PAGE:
Private Sector in Agriculture
Why is transformation needed in this program area?
Ethiopia has set ambitious goals for the transformation of the agriculture sector, with private sector partners expected to play an increasing role in the Transformation Agenda. This private sector participation will become even more critical in the years to come, as Ethiopian agriculture strives to move from subsistence based, low-input/low-output farming, to one that is more market-oriented and integrated into the global food system. This will ensure that interventions are more efficiently executed and ultimately financially sustainable.
Today, many of the Transformation Agenda’s interventions have resulted in improved yields and productivity. However, further improvements are needed to make Ethiopia a world-class market. The private sector can bring added innovation, experience, and capital to improve productivity outcomes, via such programs as the agribusiness incubator which helps new and existing agribusinesses by providing varied business experience, proven methodologies, and access to resources.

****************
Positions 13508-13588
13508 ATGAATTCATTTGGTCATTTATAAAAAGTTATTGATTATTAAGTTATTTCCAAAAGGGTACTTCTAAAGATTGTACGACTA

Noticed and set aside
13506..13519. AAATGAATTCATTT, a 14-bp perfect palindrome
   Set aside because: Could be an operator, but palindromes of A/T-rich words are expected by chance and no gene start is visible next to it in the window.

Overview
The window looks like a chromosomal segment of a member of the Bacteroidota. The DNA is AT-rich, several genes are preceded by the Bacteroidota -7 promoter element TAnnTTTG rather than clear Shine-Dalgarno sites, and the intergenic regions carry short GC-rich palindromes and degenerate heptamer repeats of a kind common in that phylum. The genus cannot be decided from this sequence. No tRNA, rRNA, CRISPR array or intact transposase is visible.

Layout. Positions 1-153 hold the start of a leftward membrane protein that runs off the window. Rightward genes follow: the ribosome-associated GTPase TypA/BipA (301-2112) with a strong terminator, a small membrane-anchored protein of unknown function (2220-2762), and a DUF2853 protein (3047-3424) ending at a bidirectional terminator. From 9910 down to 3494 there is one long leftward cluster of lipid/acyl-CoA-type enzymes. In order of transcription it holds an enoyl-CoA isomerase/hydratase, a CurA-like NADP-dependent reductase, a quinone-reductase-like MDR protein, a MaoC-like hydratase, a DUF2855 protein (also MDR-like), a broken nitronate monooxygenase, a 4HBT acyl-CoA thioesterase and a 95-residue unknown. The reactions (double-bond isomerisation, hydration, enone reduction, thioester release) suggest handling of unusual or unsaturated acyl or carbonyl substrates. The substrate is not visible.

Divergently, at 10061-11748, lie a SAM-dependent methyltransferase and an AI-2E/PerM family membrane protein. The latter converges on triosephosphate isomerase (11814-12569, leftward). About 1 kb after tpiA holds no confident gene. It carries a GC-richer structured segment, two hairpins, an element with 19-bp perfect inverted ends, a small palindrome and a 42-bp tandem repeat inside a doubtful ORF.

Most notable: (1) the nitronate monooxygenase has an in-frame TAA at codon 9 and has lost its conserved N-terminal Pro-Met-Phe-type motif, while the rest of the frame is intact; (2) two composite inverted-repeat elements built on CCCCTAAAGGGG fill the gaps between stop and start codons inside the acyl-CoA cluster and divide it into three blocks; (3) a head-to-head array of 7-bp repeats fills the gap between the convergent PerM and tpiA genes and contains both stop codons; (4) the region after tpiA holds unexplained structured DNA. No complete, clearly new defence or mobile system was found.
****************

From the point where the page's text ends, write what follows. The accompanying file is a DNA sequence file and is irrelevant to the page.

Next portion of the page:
In addition, private sector investment in agribusiness helps to form demand markets for smallholder farmers. Building the capacity of the private sector is critical to sustaining the transformation process, particularly as it relates to catalyzing a virtuous cycle for long-term financial viability. Enhanced capacity at private organizations – such as rural SMEs, cooperatives, agribusinesses, and value addition partners – will be crucial to the growth of industries that create the demand for agricultural raw materials produced by smallholder farmers.
What are the objectives and focus areas of this program area during GTP II?
The Private Sector in Agriculture program aims to effectively engage private investors and corporations in the Ethiopian agriculture sector, with the ultimate aim of connecting smallholder farmers with commercial, market-focused supply chains to increase incomes and improve livelihoods.
The program will take a highly consultative approach, working with key stakeholders in the government, private sector, and development sector to engage serious investors early and in a meaningful way. The aim will be to understand their interests and concerns, work alongside these organizations to identify promising opportunities for investment, clarify the nature of these opportunities (i.e., expected requirements, and financial and social returns), and help to navigate the local agricultural environment. As an example, the Private Sector in Agriculture program is currently working on developing detailed investment cases on opportunities in the poultry and soybean, cattle, fruit and vegetables, and wheat value chains. Other investment opportunities analyzed include malt barley, chickpea, sesame, maize, and tef, among others.